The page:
There's More To The Papa John, U of L Story
John Schnatter publicly criticized the leadership of the University of Louisville's athletic department last month. But the powerful pizza magnate was speaking with his checkbook long before then.
Last year, Schnatter quietly pulled $1.5 million from a longstanding pledge to the athletic association for the expansion of the namesake Papa John’s Cardinal Stadium.
Schnatter chose instead to earmark the money for academics, according to a March 2016 agreement signed by Schnatter and former university president James Ramsey.
The athletics department banked on the money to help fund the now-completed, $72 million renovation that added 13,000 seats to the stadium.
But apparently, nobody told athletics $1.5 million wasn’t coming.
The department was unaware Schnatter pulled his donation until the Kentucky Center for Investigative Reporting requested records last week. The big-dollar loss for sports adds a new layer to the very public back-and-forth playing out among the university, its sports department and its wealthy booster.
In a university trustees meeting last month, the Papa John’s CEO and founder called athletic leadership “invisible” and raised questions about stadium expansion costs. The criticism caused a media firestorm.
Athletics department spokesman Kenny Klein said Wednesday he’s unaware of any rift. Calls to spokesmen at Papa John’s and Schnatter’s real estate company were not returned.
“We’ve had a great relationship with John and we’ve been very appreciative of his contributions and support of our athletic department over the years,” Klein said. “I'm sure whatever issues are out there, they’ll be addressed and we’ll continue to move forward.”
How could such a big-money move be a secret? Klein said he didn’t know. He said he had no reason to believe Schnatter or former president Ramsey deliberately kept the new agreement from athletics.
“Dr. Ramsey was the president of our university, but he was also the chairman of the athletic association board of directors,” Klein said. “So he certainly would have been in position to make that agreement.”
Ramsey, who led the university, its nonprofit foundation and the athletic association for more than 15 years, was ousted last year. His attorney, Steve Pence, declined comment.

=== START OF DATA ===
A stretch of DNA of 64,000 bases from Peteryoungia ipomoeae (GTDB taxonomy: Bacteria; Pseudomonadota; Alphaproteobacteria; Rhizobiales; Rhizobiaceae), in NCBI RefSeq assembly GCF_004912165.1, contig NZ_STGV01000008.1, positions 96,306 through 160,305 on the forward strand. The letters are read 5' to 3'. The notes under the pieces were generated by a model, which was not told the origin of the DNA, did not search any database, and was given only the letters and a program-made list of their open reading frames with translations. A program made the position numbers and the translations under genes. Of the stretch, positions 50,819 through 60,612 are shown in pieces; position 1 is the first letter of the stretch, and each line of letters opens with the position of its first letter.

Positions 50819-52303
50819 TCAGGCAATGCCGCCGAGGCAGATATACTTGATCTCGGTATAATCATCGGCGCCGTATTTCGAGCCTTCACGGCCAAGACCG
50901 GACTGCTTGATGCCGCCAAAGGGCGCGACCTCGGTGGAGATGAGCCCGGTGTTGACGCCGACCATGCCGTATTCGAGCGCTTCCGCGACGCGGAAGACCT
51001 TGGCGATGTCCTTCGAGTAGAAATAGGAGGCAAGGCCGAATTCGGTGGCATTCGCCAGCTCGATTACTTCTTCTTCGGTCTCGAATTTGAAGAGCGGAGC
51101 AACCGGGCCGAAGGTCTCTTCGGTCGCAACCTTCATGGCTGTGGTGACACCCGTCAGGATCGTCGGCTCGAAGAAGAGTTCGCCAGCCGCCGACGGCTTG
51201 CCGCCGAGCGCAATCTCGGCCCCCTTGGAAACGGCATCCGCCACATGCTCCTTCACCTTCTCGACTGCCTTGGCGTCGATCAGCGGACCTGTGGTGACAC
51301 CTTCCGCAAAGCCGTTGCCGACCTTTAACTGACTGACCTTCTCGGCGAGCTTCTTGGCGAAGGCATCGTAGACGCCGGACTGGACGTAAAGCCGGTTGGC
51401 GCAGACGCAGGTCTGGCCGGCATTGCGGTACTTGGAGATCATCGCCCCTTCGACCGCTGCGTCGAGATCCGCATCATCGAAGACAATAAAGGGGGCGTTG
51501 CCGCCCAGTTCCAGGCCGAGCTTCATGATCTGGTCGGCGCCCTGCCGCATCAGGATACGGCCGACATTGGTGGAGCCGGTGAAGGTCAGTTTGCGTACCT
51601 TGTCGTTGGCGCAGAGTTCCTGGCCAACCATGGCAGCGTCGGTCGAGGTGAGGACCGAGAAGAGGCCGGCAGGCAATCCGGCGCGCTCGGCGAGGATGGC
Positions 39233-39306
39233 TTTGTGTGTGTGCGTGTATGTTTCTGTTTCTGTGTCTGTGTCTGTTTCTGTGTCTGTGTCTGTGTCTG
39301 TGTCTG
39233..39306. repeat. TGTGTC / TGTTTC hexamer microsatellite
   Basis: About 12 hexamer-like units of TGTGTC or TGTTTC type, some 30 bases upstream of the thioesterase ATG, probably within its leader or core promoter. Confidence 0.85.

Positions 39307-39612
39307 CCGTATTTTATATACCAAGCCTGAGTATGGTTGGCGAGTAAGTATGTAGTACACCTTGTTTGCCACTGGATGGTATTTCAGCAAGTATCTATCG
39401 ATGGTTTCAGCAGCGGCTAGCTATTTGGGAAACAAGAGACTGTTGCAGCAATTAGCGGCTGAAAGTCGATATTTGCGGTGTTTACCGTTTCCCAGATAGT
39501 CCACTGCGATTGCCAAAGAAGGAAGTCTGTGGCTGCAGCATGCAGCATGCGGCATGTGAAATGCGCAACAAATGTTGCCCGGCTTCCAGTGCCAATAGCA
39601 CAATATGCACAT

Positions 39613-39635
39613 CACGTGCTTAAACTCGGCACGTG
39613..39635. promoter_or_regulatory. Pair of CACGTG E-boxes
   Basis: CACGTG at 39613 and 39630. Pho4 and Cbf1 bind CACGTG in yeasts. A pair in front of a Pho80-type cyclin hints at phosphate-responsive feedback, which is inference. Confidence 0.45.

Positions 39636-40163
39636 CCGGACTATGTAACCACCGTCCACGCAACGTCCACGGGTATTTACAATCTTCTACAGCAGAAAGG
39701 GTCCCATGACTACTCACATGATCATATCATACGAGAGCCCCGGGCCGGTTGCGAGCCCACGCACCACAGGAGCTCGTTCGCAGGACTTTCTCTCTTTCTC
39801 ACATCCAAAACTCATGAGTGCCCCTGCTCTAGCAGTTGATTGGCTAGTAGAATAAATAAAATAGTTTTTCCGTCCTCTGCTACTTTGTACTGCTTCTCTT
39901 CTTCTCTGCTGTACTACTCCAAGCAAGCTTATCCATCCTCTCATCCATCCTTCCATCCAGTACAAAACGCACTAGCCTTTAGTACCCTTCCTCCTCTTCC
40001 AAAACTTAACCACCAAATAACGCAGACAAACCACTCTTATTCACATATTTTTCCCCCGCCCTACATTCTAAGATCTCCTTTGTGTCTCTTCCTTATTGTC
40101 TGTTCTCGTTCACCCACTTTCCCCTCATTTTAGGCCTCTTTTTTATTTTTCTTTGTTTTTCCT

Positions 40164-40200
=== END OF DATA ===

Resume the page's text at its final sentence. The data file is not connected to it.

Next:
Schnatter has been a power broker at the university for decades. He was appointed to the U of L board of trustees, the U of L Foundation board and the U of L Athletic Association board this year.
Papa John’s Cardinal Stadium has carried Schnatter’s company’s name since it first opened in 1998. Schnatter holds naming rights until 2041. (Read " The Details On That Papa John's Cardinal Stadium Deal")
Schnatter and Ramsey amended that agreement in March 2016 to reflect the new terms of his donation to academics.
“The Contributor desires, and the University agrees, that the remaining future contributions… be designated for academic programs at the University rather than applied toward the construction of the sports facility,” the March 2016 document said.
A month later, the athletic association board approved plans for the next expansion of Papa John’s Cardinal Stadium. Schnatter blasted the project’s cost last month.
“We’re getting ready to put $60 million in a stadium. By the way, it’s my stadium,” he said at the trustees meeting. “We need to be more prudent with our dollars. By the way, I win on the stadium. But it’s not healthy for the university and it’s just wrong.”
Schnatter stepped down from the athletics oversight board later that month.
Keith Sherman, executive director of the university’s nonprofit fundraising arm, said the foundation has received nearly $1 million of Schnatter’s redirected pledge since March 2016. Schnatter has not yet designated how he’d like it spent, Sherman said, so the foundation invested it in government securities at Schnatter’s direction.
Records show the agreement has been amended three times: the first two amendments incorporated new gifts from Schnatter to athletics ($4 million in 2000 and $6 million in 2007).
With $1.8 million remaining on Schnatter’s $6 million pledge, Schnatter amended it again in March 2016. He sent $300,000 to athletics as planned, but assigned the rest to an unspecified academic purpose.
KyCIR asked U of L three times for the 2016 amendment, which Schnatter listed on his conflict of interest disclosures. The university’s records custodian twice denied that such a record existed. When pressed a third time, the school released the document on Monday.
In earlier revisions, the athletics department simultaneously updated its separate agreement with Schnatter’s company, which dictates marketing and other perks tied to U of L athletic facilities. Each time, the corporation also kicked in extra funding along with Schnatter.
But in March 2016, there was no parallel update, according to Klein. The corporation’s agreement hasn’t been revised since 2007.
That year, the university called a $10 million gift from Papa John’s, Schnatter and his wife Annette the largest single gift in athletics history.
Even after the Schnatters shifted some of their pledge to academics, it still remains the Cardinals’ biggest donation.
Kate Howard can be reached at email@example.com and (502) 814.6546.
Disclosures: In 2015, the University of Louisville, which for years has donated to Louisville Public Media, earmarked $3,000 to KyCIR as part of a larger LPM donation. University board member Sandra Frazier and former member Stephen Campbell have donated.